NAPLEX Question of the Week: More than Multiple Choice

An important component of preparing for the NAPLEX is to know how the examination is structured. This week's column focuses on question formats.

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A number of students unfortunately on an annual basis do not completely read the NAPLEX Candidate Application Bulletin. This is unfortunate as NABP does an excellent job outlining the examination including exam day procedures, the application process, making the appointment to take the exam, how the exam is administered, and finally what the test design is with competency statements and sample questions. Every year students get surprised when they take the exam and realize that there are more than just multiple choice questions. Actually there are 5 possible types of questions on the 250 question examination:

1. Multiple Choice: These are what most people are expecting. Essentially you have 4 possible responses with one correct answer. 

2. Multiple-Response: For these questions, there are at least 5 possible selections but the key is that you have to "Select ALL that apply". Therefore there could in fact be more than one correct answer. These are extremely challenging for most students including my own when using these types of questions on my quizzes/tests.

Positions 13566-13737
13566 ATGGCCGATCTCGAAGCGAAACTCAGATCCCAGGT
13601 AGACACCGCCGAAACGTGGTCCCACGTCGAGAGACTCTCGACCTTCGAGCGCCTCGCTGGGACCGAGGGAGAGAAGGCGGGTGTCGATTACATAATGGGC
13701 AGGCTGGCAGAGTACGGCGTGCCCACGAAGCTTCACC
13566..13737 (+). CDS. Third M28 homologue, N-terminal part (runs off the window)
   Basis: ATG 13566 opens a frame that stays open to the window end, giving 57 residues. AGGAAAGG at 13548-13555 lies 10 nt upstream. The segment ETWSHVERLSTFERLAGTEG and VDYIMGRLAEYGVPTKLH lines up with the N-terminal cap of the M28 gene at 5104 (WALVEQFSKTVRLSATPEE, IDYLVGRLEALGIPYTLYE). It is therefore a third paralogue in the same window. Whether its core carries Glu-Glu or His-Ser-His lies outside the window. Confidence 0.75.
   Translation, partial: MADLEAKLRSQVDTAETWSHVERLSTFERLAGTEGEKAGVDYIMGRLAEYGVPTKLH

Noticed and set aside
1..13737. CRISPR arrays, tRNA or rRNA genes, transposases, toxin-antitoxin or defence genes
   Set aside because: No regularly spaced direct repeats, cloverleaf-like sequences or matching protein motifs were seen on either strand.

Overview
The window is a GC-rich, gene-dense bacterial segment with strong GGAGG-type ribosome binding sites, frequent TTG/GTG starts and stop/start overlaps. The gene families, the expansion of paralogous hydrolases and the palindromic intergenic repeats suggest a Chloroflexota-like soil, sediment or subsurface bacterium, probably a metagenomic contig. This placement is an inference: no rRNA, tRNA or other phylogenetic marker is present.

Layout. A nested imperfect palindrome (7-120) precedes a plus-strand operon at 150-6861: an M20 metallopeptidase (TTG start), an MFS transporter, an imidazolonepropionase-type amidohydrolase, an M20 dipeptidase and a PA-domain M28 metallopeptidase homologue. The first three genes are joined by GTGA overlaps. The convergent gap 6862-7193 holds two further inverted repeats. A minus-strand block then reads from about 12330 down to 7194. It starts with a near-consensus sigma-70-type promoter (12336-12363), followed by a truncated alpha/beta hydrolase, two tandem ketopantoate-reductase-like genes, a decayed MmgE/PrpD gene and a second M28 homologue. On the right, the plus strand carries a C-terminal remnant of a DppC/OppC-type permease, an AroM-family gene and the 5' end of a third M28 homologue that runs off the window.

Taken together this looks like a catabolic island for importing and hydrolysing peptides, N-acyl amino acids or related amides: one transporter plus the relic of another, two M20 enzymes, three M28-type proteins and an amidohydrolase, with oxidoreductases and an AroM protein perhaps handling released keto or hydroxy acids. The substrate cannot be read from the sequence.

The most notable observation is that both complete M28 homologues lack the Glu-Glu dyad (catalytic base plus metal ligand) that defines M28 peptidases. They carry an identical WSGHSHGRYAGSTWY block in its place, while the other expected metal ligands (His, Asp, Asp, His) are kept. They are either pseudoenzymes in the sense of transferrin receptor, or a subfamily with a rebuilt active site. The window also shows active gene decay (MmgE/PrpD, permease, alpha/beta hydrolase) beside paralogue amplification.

3. Constructed-Response: These are fill in the blank questions. The example in the bulletin involves a calculation where you have to fill in the answer with the nearest whole number. Therefore it is important to work through math problems when practicing so that you will be prepared if requested to fill in the blank with a calculated value. 

4. Ordered-Response: For these questions, you have to highlight, drag, and order answer options in a particular order (such as highest to lowest). The example in the candidate bulletin involves potency of topical corticosteroids. So anything you could rank could be asked in this type of question.

5. Hot Spot: This is where you have a diagram where you have to use your computer mouse to identify something on the diagram (example in bulletin is HIV life cycle).

Just knowing what types of questions are possible decreases anxiety and therefore helps you prepare best. Remember one of the best ways to get ready for the exam is to practice, practice, practice, and practice some more. There are lots of sample questions on AccessPharmacy available for you to prepare. Keep working hard! Test time is just around the corner.

Christopher M. Bland

Clinical Associate Professor, University of Georgia College of Pharmacy

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